----------------------------------------------------------------- Tropical - this chart uses the traditional sequence of signs, starting with Aries at the vernal equinox. This is far and away the preferred method. The alternative is 'Sidereal' which uses the current alignment of signs with the zodiac constellations. This method will cause gross confusion for both astrologers and astronomers. Stick with the classical signs! Ecliptic - the rim is the very ecliptic. The alternative is 'equator' but this can cause distortion in the angular relations between planets and be a hindrance in spotting them in the sky. Stay with the ecliptic. Topocentric - the positions are computed for the observer's location on Earth. The alternative is 'geocentric', which is quite adequate for all the planets except the Moon. Meridian - The houses are those of the 'meridian' scheme, where the cusps are placed at 2-hour intervals of hour angle eastward from the upper meridian. There are some 20 other methods of delineating the house cusps, but only one other has any sense for astronomy. That is the 'horizontal' system where the cusps are at 30-deg intervals of azimuth eastward from the upper meridian. ----------------------------------------------------------------
I use these settings as defaults but can change them at will for special purposes. Like astronomy programs, astrology programs can save a set of default parameters that load at each run. In astrology, however, each case may have its own location (birthplace) so the settings are altered far more frequently than in astronomy. The wheel is a snapshot, like a planisphere set to a given moment. ZET, and many other astrology programs, have animation that rotates the sky. The wheel turns around the Earth hub and the planets are carried round with it. If you run the animation for many days, the planet enter and leave alignments, the aspects. Lines delineating the aspects turn on and off. It can look like a kaleidoscope on the computer screen!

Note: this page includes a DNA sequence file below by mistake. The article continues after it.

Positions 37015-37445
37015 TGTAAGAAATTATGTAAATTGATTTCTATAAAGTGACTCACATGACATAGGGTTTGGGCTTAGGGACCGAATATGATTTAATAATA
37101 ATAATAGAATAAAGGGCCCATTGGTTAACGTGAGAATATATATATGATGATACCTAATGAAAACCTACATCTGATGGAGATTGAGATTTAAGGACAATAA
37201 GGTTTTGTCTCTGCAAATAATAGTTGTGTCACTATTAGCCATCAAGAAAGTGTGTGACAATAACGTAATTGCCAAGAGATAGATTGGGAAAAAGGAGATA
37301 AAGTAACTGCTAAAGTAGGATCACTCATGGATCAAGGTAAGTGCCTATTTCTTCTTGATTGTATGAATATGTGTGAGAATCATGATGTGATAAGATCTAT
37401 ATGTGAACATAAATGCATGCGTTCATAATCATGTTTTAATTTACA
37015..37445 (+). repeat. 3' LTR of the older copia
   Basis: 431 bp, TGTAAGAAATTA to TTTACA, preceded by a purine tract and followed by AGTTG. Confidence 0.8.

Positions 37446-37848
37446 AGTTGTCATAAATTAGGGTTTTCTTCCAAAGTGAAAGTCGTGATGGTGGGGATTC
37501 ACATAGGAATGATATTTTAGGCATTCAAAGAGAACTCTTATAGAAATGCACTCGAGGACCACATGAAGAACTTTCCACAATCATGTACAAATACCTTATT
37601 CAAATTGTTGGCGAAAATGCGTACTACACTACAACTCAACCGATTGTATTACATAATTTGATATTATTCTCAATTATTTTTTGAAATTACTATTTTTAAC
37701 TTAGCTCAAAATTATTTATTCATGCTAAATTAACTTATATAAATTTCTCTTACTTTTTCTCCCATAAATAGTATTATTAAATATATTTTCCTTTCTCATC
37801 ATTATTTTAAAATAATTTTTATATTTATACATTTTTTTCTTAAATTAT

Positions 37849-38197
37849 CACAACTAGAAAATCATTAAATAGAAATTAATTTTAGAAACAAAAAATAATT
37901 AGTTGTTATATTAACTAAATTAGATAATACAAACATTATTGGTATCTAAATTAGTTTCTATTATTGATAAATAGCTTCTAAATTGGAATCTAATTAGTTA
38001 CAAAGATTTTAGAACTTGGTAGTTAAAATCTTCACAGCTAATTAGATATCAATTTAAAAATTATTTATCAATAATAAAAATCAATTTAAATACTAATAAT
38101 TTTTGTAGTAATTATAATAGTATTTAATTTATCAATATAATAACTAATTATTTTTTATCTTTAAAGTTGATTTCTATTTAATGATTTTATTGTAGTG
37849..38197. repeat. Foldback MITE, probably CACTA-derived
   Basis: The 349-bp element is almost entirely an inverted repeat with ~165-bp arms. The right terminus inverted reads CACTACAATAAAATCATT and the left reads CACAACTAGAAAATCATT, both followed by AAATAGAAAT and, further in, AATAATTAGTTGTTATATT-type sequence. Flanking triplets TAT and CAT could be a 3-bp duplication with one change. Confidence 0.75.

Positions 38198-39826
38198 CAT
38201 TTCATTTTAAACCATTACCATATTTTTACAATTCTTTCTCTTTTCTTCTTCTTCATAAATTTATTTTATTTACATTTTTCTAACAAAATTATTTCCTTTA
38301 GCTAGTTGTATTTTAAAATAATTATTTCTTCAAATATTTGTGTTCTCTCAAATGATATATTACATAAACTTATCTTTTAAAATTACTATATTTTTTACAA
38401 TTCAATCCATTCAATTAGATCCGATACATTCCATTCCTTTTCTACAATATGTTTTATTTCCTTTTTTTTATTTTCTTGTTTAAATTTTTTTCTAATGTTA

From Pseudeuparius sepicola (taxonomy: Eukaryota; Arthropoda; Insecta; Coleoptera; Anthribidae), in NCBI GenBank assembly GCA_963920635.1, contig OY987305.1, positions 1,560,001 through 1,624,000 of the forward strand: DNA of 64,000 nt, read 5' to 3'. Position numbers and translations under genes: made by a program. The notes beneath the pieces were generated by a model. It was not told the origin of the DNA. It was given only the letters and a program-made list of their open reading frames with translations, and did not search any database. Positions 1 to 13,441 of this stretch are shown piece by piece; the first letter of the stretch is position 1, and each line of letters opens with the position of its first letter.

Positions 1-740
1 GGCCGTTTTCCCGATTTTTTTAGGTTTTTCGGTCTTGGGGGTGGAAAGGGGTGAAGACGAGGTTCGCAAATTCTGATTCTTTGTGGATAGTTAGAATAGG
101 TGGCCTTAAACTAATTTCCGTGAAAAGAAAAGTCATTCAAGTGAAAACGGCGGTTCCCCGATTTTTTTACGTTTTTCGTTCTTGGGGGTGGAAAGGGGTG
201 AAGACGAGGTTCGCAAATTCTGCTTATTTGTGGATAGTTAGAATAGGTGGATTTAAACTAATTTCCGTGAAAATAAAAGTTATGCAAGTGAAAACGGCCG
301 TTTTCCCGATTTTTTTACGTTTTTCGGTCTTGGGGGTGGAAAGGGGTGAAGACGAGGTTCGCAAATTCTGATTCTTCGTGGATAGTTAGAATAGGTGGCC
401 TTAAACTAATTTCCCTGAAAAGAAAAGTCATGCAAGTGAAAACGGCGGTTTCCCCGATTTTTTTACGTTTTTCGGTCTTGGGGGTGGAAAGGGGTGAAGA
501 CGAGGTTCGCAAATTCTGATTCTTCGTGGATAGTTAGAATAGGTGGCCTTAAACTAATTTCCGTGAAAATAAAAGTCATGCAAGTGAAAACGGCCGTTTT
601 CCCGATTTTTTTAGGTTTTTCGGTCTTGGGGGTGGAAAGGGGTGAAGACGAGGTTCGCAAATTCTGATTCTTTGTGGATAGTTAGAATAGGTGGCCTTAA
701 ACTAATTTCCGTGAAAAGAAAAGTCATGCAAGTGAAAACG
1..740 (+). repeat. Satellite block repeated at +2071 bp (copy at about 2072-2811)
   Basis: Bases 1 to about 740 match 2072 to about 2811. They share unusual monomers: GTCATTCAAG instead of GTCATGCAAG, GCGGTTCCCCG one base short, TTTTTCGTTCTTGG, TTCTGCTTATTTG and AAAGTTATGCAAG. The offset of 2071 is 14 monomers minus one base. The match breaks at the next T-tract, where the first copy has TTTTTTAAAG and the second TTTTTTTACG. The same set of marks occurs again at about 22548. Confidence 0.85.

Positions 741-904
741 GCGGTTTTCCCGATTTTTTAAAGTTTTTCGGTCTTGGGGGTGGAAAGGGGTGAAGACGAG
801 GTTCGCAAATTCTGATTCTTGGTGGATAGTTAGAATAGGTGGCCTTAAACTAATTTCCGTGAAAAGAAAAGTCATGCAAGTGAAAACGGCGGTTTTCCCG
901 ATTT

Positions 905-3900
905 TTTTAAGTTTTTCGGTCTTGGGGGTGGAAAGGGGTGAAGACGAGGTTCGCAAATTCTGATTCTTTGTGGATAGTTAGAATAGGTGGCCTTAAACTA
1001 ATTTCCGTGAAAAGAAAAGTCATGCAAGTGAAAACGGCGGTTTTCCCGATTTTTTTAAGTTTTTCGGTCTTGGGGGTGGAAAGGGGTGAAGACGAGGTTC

The zodiac -------- I find it easiest to picture the chart as a special planisphere view based on the ecliptic rather than the equator. The observer is in the middle, looking south. Medium coeli is near the top of the chart, in the 'front' of the sky while looking south. Imum coeli is behind and below you. Some astrologers call these points zenith and nadir. The real zenith and nadir are not shown at all in the wheel chart because, except in the tropic latitudes, the ecliptic never reaches them. The zodiac above the horizon extends from the descendent in the western sky, up thru the medium coeli, down to the ascendent in the eastern sky. The rest of the ecliptic, ascendent thru imum coeli to descendent, is below the horizon and not visible at the instant. Probably the biggest obstacle to a clear reading of the chart for astronomy is the dispersion of the zodiac signs and constellations. Astrology of today is founded on the works of Ptolemaeus, some 2,000 years ago. The names of the signs at that time did line up more or less with the constellations. By now they are one step west, relative to the stars, due to precession. The slippage is about 28 degrees, not quite a full sign. Hence, it is really not feasible to rename the signs to better match the stars. It may have been wise in early times to letter the signs, like alpha thru mu. This would have avoided the contention about precession among astronomers and astrologers. Never the less, by mentally indexing the signs you can visualize where among the stars the planets sit. This tactic can be only approximate because the constellations are of various lengths along the ecliptic while the signs are zones of 30 degrees each.